The Grand Design also suggests that the universe did not need a god or divine creator to exist. According to Hawking, reality can spontaneously exist out of nothing because of laws dealing with M-Theory and gravity. Theories in physics which can explain how the universe can spontaneously come about have enormous implications for epistemology, ontology, and ethical theory. We are left in the end without a god, creating our own theories which can only be adopted by the mind’s ability to acknowledge and believe in value over faith.

The conclusion that god does not exist does not lead to nihilism though, because there is still existence for a self to experience. As long as this existence exists, the self, no matter how interconnected it may be with other minds, will hold on to the concept of value over faith. In a posthuman world, science will indeed replace god, and scientific value will be the norm.


Originally posted on the IEET weblog

The Posthuman Mind Continued: On Simulating Conscious Awareness of Homeostasis

When we sit back and think about how matter in its simplest stable macro form like protons, neutrons, and electrons, with properties that have the ability to retain information about how to carry on its complexity within different environmental factors, we reach a point where we can imagine these stable forms of matter becoming processes of life. We naturally use our mind to create conceptions of the nature of physical and chemical processes.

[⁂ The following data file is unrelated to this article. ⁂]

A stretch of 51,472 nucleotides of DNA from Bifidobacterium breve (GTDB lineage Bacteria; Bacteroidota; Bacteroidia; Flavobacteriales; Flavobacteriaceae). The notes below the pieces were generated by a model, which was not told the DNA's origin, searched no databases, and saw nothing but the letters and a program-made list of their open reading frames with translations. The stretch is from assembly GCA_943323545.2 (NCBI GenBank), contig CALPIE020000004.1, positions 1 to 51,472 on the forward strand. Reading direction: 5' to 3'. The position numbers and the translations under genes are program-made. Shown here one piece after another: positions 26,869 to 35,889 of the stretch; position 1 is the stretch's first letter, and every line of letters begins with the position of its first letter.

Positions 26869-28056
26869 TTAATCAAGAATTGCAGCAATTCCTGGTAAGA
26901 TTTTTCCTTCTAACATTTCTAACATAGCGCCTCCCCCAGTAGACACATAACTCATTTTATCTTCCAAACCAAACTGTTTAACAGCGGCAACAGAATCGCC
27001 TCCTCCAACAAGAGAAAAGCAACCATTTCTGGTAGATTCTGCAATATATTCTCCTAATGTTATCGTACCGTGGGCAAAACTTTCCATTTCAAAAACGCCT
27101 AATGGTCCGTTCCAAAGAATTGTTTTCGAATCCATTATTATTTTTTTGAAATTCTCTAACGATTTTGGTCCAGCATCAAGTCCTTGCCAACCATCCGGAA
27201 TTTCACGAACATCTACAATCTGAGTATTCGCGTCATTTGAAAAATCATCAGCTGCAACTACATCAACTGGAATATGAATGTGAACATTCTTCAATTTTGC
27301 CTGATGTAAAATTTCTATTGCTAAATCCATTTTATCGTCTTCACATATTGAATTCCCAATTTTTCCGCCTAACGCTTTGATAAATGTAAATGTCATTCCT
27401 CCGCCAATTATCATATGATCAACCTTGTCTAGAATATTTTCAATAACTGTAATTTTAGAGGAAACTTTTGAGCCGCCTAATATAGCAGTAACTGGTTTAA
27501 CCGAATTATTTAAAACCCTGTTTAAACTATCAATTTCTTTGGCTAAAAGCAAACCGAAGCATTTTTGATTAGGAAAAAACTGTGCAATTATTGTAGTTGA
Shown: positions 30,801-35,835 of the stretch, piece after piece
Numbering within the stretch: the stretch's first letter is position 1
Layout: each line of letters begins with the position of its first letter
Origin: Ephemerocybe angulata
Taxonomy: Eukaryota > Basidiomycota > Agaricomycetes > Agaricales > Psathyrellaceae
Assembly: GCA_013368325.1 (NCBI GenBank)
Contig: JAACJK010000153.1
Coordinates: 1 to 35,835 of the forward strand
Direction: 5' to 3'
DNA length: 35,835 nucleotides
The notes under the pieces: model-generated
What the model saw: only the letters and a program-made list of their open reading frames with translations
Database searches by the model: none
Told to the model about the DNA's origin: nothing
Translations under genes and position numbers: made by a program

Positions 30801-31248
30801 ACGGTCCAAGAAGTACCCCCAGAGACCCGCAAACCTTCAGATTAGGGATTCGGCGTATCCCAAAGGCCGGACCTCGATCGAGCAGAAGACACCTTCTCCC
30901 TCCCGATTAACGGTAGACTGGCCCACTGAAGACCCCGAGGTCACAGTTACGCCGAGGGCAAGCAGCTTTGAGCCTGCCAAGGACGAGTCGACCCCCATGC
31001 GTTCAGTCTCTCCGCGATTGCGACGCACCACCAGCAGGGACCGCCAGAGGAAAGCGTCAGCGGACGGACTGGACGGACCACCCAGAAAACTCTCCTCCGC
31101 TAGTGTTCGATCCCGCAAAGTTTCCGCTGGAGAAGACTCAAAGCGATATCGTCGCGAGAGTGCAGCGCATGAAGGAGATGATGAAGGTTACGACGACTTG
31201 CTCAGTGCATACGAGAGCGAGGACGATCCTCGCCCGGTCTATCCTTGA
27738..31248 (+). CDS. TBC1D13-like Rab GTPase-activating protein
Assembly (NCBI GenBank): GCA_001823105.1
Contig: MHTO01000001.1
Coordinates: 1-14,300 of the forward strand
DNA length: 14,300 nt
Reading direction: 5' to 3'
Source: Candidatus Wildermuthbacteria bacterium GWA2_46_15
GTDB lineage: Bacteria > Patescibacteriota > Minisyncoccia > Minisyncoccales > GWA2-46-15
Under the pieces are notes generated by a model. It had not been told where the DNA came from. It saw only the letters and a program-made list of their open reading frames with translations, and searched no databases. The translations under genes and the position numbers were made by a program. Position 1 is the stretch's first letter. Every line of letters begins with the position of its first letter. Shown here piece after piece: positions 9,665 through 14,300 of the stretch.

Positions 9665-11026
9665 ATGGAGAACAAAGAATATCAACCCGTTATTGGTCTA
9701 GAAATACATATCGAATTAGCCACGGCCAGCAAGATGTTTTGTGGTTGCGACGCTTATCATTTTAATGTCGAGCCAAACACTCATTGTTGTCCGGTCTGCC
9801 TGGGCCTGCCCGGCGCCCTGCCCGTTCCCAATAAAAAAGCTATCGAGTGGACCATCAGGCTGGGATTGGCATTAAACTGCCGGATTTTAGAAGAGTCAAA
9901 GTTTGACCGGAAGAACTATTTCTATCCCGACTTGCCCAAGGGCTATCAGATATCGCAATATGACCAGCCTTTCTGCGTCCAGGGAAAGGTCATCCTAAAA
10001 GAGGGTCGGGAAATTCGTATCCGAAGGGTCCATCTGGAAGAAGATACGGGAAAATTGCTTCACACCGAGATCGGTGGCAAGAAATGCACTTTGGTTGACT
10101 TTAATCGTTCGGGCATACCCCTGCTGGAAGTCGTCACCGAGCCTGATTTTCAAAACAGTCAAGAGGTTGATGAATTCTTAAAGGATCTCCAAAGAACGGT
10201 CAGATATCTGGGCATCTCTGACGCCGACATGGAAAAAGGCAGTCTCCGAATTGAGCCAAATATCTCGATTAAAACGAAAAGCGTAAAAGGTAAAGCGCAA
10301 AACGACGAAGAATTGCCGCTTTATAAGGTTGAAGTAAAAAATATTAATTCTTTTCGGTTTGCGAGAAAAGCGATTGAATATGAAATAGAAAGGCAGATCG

We are conscious of our simulating the environment around us; we have a feeling of what it is like to simulate many different kinds of scientific models. Here I want to concentrate on the model of consciousness and awareness within the paradigm of what it is like to be a homeostatic human brain.

The conceptions which take place in the brain can resemble moving simulations and active information manipulation kept in check by rationality and logical analysis. However, lets try and go beyond just what it feels like to think, and I want to show that in simulating the universe we produce feelings of what it is like to think of the universe in such a way. So the nature of the simulations thus becomes what it feels like to be that which is being simulated.